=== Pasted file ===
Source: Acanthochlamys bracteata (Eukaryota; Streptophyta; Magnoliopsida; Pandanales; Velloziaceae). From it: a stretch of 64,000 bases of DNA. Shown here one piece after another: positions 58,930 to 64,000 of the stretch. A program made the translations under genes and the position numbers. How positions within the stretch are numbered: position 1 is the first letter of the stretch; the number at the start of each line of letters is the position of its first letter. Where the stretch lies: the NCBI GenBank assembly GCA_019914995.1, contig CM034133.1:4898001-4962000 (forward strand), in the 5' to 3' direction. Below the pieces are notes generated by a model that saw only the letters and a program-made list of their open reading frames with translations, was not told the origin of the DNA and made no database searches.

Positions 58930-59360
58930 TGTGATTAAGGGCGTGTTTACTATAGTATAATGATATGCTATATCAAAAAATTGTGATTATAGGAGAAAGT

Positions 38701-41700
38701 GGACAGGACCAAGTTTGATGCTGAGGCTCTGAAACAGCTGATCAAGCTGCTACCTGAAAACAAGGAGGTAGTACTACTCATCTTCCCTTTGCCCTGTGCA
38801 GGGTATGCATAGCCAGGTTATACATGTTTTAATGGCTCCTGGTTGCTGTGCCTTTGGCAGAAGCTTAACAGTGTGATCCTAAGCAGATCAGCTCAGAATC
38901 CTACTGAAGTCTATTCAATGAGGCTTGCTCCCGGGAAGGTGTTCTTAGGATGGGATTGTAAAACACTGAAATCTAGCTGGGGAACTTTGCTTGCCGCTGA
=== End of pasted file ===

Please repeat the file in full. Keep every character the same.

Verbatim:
Source: Acanthochlamys bracteata (Eukaryota; Streptophyta; Magnoliopsida; Pandanales; Velloziaceae). From it: a stretch of 64,000 bases of DNA. Shown here one piece after another: positions 58,930 to 64,000 of the stretch. A program made the translations under genes and the position numbers. How positions within the stretch are numbered: position 1 is the first letter of the stretch; the number at the start of each line of letters is the position of its first letter. Where the stretch lies: the NCBI GenBank assembly GCA_019914995.1, contig CM034133.1:4898001-4962000 (forward strand), in the 5' to 3' direction. Below the pieces are notes generated by a model that saw only the letters and a program-made list of their open reading frames with translations, was not told the origin of the DNA and made no database searches.

Positions 58930-59360
58930 TGTGATTAAGGGCGTGTTTACTATAGTATAATGATATGCTATATCAAAAAATTGTGATTATAGGAGAAAGT

Positions 38701-41700
38701 GGACAGGACCAAGTTTGATGCTGAGGCTCTGAAACAGCTGATCAAGCTGCTACCTGAAAACAAGGAGGTAGTACTACTCATCTTCCCTTTGCCCTGTGCA
38801 GGGTATGCATAGCCAGGTTATACATGTTTTAATGGCTCCTGGTTGCTGTGCCTTTGGCAGAAGCTTAACAGTGTGATCCTAAGCAGATCAGCTCAGAATC
38901 CTACTGAAGTCTATTCAATGAGGCTTGCTCCCGGGAAGGTGTTCTTAGGATGGGATTGTAAAACACTGAAATCTAGCTGGGGAACTTTGCTTGCCGCTGA